Appendicitis is one of the more common medical emergencies kids face every year. In fact, according to the Cleveland Clinic, roughly 70,000 children develop the condition annually. Luckily, thanks to modern medicine, doctors typically have many options for treating appendicitis.
For doctors to prescribe the right treatment for your son or daughter, though, they need to make the correct diagnosis. Sadly, according to Michigan Health Lab, medical professionals miss appendicitis in as many as 15% of child patients.
Overreliance on a single symptom
Many pediatricians, especially those who work in emergency medicine, believe that appendicitis must come with pain in the lower-right abdomen. While localized abdominal pain certainly can be a symptom of appendicitis, it is not always a symptom. In fact, fewer than half of children with appendicitis have pain in their lower-right abdomens.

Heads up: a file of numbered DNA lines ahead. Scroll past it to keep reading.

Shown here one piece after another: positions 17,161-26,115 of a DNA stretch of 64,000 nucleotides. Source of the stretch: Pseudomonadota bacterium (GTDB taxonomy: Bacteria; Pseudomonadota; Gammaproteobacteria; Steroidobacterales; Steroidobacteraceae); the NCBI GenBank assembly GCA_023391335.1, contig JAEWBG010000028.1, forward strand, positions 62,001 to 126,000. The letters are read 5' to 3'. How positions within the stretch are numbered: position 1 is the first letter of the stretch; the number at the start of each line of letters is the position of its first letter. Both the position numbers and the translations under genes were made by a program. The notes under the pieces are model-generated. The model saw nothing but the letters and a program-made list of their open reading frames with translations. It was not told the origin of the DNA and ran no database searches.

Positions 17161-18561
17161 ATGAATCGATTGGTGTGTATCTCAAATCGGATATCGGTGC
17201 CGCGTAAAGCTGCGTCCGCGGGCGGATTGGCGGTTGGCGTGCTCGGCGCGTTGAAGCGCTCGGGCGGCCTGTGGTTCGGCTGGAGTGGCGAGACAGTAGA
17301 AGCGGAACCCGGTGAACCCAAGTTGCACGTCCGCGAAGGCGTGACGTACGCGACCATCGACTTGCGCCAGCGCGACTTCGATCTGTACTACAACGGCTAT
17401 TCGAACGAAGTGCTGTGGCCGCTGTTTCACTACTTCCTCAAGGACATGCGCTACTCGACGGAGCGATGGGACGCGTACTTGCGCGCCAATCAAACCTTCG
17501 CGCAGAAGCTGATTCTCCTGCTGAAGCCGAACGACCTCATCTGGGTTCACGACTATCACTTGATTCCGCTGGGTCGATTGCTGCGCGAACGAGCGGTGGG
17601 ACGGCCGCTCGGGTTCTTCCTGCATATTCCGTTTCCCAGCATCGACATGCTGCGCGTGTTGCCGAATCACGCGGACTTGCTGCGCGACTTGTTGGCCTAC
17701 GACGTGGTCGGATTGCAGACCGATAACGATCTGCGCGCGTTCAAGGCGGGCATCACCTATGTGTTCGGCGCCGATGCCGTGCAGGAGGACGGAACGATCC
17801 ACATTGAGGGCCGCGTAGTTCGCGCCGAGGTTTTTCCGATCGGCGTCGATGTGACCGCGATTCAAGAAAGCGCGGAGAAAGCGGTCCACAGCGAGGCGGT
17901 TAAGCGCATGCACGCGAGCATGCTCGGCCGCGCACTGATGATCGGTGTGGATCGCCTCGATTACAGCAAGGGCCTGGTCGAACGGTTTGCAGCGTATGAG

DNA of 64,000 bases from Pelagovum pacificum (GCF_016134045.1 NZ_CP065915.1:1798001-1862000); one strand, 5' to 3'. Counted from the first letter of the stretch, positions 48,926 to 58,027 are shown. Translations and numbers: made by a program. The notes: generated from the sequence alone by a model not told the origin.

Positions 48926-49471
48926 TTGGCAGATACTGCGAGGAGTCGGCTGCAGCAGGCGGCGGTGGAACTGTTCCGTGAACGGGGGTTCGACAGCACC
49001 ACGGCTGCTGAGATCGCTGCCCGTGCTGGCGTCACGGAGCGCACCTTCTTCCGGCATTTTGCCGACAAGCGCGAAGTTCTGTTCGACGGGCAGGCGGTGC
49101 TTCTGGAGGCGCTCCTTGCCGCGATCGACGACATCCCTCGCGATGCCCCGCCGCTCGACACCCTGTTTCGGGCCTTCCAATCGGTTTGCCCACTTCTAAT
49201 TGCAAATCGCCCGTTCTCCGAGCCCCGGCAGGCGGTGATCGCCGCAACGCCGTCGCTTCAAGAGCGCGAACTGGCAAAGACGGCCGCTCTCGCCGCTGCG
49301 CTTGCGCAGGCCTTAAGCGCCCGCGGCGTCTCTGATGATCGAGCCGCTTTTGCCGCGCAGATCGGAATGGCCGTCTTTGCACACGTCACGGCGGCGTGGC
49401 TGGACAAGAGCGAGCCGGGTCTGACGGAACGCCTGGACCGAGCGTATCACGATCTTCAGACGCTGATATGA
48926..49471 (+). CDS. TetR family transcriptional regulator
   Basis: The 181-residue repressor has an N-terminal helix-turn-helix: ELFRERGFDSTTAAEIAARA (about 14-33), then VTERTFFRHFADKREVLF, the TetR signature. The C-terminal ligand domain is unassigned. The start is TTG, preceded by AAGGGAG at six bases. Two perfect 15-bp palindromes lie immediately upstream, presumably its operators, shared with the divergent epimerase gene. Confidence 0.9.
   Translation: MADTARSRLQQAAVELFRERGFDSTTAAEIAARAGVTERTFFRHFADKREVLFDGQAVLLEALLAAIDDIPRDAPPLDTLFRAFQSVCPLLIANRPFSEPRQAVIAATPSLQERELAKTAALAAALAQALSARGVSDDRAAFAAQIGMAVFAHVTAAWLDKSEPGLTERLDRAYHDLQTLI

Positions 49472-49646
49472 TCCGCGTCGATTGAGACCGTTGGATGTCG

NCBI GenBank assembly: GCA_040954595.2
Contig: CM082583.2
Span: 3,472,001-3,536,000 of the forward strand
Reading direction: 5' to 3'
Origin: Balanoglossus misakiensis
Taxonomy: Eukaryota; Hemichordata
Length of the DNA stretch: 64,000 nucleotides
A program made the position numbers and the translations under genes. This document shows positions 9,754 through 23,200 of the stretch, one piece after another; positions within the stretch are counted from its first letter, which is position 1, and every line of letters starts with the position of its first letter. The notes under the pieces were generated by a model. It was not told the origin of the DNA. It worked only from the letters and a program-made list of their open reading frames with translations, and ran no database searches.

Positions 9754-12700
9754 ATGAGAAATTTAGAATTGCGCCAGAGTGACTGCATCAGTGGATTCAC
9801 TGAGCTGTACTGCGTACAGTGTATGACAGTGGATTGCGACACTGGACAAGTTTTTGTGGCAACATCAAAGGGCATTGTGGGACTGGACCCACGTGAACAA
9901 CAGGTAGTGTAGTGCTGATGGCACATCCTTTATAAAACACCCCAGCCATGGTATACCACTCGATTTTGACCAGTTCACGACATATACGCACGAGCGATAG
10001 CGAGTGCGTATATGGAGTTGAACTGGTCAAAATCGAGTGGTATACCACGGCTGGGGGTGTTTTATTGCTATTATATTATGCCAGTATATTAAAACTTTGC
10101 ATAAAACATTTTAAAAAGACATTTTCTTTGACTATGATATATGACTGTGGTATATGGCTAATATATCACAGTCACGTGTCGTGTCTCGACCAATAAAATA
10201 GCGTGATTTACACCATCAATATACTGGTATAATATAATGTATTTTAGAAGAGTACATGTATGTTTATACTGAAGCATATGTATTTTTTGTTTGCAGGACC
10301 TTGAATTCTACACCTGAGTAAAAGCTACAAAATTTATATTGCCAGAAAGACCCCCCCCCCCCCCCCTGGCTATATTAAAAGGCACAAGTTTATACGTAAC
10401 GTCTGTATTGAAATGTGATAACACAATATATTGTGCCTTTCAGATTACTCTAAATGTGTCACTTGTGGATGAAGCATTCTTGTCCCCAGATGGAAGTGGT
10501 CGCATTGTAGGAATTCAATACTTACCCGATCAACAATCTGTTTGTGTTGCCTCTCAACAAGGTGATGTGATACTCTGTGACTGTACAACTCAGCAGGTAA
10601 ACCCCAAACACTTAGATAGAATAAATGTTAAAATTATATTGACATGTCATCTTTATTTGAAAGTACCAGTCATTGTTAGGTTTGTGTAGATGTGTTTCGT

The jump test
Because children can have trouble describing their symptoms, doctors often use the jump test when they suspect appendicitis. In theory, children with the condition cannot jump even an inch off the floor or ground. In practice, though, kids might have appendicitis despite being able to pass the jump test.
Appendicitis can turn deadly quickly, so one would think doctors would use all available diagnostic tools either to rule out or confirm their diagnosis. This does not always happen, though. Indeed, all too frequently, physicians elect not to order tests because they erroneously believe additional testing is not necessary.
Ultimately, because your child’s life might be in imminent danger, you might have to put up a bit of a fight to get the correct diagnosis and treatment plan for him or her.